Best time for stargazing

The best time for stargazing in Yosemite is either during the summer months (June, July, and August) or during the winter.

During the summer months, the Yosemite Park Rangers offer guided astronomy walks and talks in Tuolumne Meadows, Wawona, and Yosemite Valley. On Saturdays in the summer, some local amateur astronomers often set up their telescopes at Glacier Point for some stargazing.

However, if you’re willing to brave the chilly conditions, clear, cold winter nights in Yosemite often offer the best views of the stars. Since haze from wildfires tends to dissipate by the winter, the sky is generally clearer during this time.

Best time for water activities

Water Activities in Yosemite

The best time for water activities in Yosemite is during May and early June.

Like the rest of the High Sierra, Yosemite’s rivers and streams are mostly seasonal. They are fed almost exclusively by snowmelt as the region receives relatively little rain, even in the spring and fall.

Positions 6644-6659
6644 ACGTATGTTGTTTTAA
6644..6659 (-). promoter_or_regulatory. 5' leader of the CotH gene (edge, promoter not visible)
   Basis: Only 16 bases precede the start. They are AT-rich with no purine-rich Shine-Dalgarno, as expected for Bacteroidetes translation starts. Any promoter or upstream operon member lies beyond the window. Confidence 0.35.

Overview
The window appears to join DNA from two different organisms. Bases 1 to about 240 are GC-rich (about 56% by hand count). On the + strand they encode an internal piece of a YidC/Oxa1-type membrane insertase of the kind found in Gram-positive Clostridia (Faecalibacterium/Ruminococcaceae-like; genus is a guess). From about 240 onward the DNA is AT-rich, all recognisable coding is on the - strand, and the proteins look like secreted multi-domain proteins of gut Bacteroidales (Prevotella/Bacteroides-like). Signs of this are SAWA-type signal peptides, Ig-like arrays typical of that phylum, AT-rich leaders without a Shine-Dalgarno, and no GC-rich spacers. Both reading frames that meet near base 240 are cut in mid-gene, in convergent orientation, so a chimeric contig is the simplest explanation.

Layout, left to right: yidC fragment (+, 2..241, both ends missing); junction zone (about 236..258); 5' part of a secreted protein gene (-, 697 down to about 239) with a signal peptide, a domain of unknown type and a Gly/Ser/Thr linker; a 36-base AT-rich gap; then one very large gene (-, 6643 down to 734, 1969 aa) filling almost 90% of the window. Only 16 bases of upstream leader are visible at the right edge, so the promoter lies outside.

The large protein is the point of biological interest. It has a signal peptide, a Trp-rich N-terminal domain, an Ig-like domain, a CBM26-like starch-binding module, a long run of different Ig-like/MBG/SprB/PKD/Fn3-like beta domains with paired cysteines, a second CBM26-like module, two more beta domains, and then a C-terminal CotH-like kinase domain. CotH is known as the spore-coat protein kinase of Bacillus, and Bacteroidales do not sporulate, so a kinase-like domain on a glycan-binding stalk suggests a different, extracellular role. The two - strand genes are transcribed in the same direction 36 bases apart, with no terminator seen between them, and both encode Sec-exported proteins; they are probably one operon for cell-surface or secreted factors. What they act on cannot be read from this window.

By mid July, many of the park’s rivers have slowed substantially and by August, even the mighty Yosemite Falls is reduced to a trickle. If you want to go for a swim in Mirror Lake near Lower Pines Campground, or any of the park’s other swimming holes, the late spring and early summer months are your best bet.

Yosemite National Park Seasons

Yosemite National Park is open all year long, but each season has its own unique advantages and disadvantages.

Here’s what you need to know.

Summer

Yosemite National Park - Summer

Summer is by far the most popular time of year to visit Yosemite, mostly because it coincides with school vacations in the United States. During the summer months (June to early September), most trails and roads are open so the majority of the park is accessible to visitors.

It is usually warm or hot, with occasional thunderstorms in the afternoon. However, summer is the traditional start of wildfire season in the Sierra Nevada, so smoke, fires, and evacuations are all possible.

Read More : What Should I Pack for Summer Camping?

Fall

Yosemite National Park - Fall